Learning Activity – Quiz!

Check your understanding of the top causes of barn fires, as well as common misconceptions and myths, in this short quiz. You are required to complete this quiz to finish today’s module; however, your score will not be counted towards a final grade. You may retake the quiz as many times as you wish. Good luck!

<Fire Prevention in the Barn – Quiz>


2. Barn Facility Inspection

Learning Activity – ThingLink: Inside the Barn

Before heading off to your own barn/facility, take a few minutes to explore this interactive activity, which showcases some of the potential sources for barn fires, problem areas, and other practices to keep in mind.


What’s wrong with this picture?

Think you know the answer? Type it in the box below and click submit. The answer will be posted in the Discussion Forum on Friday! <the answer is the fan – aisles should be kept clear of obstacles>

Learning Activity – Inspection of your Barn

Now it’s time to head outside and check out your own barn/facility (or one you have access to)! Take a few minutes and go through the barn, taking note of any potential sources for barn fires, or other areas of concern.

<Include video of instructor going through a barn/check, which will model the activity to the students – 5-10 mins>

You may find this Fire Prevention Checklist from Equine Guelph helpful as you go through.

Checklist (pdf)

Refer back to Troy Moffatt’s video from earlier in the module for other things to watch out for.

Don’t have a barn/facility that you can review? Please reach out to your instructor <indicate instructor email> for an alternative assignment. <this could be photos from inside an example of a barn, or other facility, or a video walkthrough>


Class Discussion

After completing your barn/facility overview, what did you notice? Any changes that you could make today? What barn fire prevention strategies were already in place?

Share your observations in the Discussion Forum! <link to course discussion page> You may also post a short video of your barn if you wish, or include photographs of any areas of concern / things you’re already doing well! (If you are not the owner/manager of the facility you are exploring, please seek permission first before posting any videos or photos. Please refrain from including any personal details about your farm/staff members in your post!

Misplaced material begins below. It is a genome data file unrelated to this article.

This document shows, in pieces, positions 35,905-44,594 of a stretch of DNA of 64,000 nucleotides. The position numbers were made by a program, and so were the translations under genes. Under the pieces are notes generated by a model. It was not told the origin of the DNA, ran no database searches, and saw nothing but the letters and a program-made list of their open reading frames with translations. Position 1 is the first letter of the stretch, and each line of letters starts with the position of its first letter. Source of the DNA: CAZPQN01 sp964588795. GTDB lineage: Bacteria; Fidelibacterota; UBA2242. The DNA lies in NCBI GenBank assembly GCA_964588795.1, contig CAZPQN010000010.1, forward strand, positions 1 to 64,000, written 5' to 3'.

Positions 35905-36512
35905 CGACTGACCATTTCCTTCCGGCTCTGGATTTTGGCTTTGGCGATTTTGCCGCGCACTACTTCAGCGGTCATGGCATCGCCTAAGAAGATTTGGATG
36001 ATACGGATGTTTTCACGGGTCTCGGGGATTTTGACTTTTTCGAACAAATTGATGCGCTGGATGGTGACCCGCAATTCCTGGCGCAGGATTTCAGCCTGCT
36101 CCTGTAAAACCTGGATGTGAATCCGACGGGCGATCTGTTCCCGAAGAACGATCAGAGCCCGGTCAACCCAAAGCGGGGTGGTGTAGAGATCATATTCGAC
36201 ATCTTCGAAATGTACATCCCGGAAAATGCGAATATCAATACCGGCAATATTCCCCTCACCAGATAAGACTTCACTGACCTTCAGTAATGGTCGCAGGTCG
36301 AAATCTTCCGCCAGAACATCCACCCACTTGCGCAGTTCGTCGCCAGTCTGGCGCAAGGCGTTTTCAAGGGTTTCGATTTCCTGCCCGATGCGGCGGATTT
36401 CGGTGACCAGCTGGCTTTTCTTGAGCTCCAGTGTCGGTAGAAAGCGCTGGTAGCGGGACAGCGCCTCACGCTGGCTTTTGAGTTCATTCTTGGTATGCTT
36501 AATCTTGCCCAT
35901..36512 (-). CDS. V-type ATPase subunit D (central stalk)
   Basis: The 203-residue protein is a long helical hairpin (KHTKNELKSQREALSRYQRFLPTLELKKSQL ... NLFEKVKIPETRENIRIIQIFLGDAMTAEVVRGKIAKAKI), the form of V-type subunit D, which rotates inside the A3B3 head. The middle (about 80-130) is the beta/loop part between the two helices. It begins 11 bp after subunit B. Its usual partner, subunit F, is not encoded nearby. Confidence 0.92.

If you wish to submit your observations privately, please enter them in the form below for your instructor to review and provide feedback. You may also submit a video or audio recording via email!


3. Summary

In this module, we discussed the three primary causes of fires in horse barns – electrical systems, appliances, and storage/buildup of flammables in the barn. These are all causes that we as owners/staff/caregivers can take steps to address to minimize the risks of a fire in your barn. A regular inspection of your facility with an eye for these key causes (and considering how horses tend to behave during an emergency situation) is crucial for ensuring the safety of your horses. Remember: they’re counting on you!


Next Module: Making Your Plan!

Now that you have completed your walkthrough of the barn/facility, we’re ready to start making a plan. Our next module will introduce the best practical management practices for fire prevention. Then, you will be able to create your fire prevention plan, and prioritize the management practices that can help reduce the risk to fire to your property.

Click the “Mark Complete” icon at the bottom of the page to move on to the next module!


Ready to go the extra mile for the horses in your care? Explore these extra resources!

Ontario Equestrian – Fire Safety on the Barn

Barn Fire Prevention video series – Government of Ontario